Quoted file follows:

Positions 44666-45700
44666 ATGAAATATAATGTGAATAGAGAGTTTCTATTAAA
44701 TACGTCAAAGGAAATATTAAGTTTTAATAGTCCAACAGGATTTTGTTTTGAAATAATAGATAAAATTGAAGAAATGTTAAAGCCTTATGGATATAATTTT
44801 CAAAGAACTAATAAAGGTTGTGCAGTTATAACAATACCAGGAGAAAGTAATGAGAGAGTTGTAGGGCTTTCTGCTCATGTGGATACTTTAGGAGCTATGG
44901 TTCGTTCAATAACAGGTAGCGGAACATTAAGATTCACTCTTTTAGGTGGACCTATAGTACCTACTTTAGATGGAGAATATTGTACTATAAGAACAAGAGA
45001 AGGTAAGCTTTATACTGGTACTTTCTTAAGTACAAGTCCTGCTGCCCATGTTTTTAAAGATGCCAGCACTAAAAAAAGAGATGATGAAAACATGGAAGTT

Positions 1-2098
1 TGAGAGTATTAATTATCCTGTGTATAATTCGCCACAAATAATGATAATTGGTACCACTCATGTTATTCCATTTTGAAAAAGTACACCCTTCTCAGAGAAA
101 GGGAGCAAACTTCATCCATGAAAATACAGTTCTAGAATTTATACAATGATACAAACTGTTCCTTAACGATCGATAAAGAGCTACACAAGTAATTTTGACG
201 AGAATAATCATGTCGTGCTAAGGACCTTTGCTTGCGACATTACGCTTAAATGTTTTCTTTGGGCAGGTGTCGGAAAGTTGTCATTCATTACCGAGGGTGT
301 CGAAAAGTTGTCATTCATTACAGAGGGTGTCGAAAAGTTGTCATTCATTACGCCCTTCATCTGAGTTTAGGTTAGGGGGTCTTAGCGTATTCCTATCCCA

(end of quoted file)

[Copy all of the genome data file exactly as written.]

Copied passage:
Positions 44666-45700
44666 ATGAAATATAATGTGAATAGAGAGTTTCTATTAAA
44701 TACGTCAAAGGAAATATTAAGTTTTAATAGTCCAACAGGATTTTGTTTTGAAATAATAGATAAAATTGAAGAAATGTTAAAGCCTTATGGATATAATTTT
44801 CAAAGAACTAATAAAGGTTGTGCAGTTATAACAATACCAGGAGAAAGTAATGAGAGAGTTGTAGGGCTTTCTGCTCATGTGGATACTTTAGGAGCTATGG
44901 TTCGTTCAATAACAGGTAGCGGAACATTAAGATTCACTCTTTTAGGTGGACCTATAGTACCTACTTTAGATGGAGAATATTGTACTATAAGAACAAGAGA
45001 AGGTAAGCTTTATACTGGTACTTTCTTAAGTACAAGTCCTGCTGCCCATGTTTTTAAAGATGCCAGCACTAAAAAAAGAGATGATGAAAACATGGAAGTT

Positions 1-2098
1 TGAGAGTATTAATTATCCTGTGTATAATTCGCCACAAATAATGATAATTGGTACCACTCATGTTATTCCATTTTGAAAAAGTACACCCTTCTCAGAGAAA
101 GGGAGCAAACTTCATCCATGAAAATACAGTTCTAGAATTTATACAATGATACAAACTGTTCCTTAACGATCGATAAAGAGCTACACAAGTAATTTTGACG
201 AGAATAATCATGTCGTGCTAAGGACCTTTGCTTGCGACATTACGCTTAAATGTTTTCTTTGGGCAGGTGTCGGAAAGTTGTCATTCATTACCGAGGGTGT
301 CGAAAAGTTGTCATTCATTACAGAGGGTGTCGAAAAGTTGTCATTCATTACGCCCTTCATCTGAGTTTAGGTTAGGGGGTCTTAGCGTATTCCTATCCCA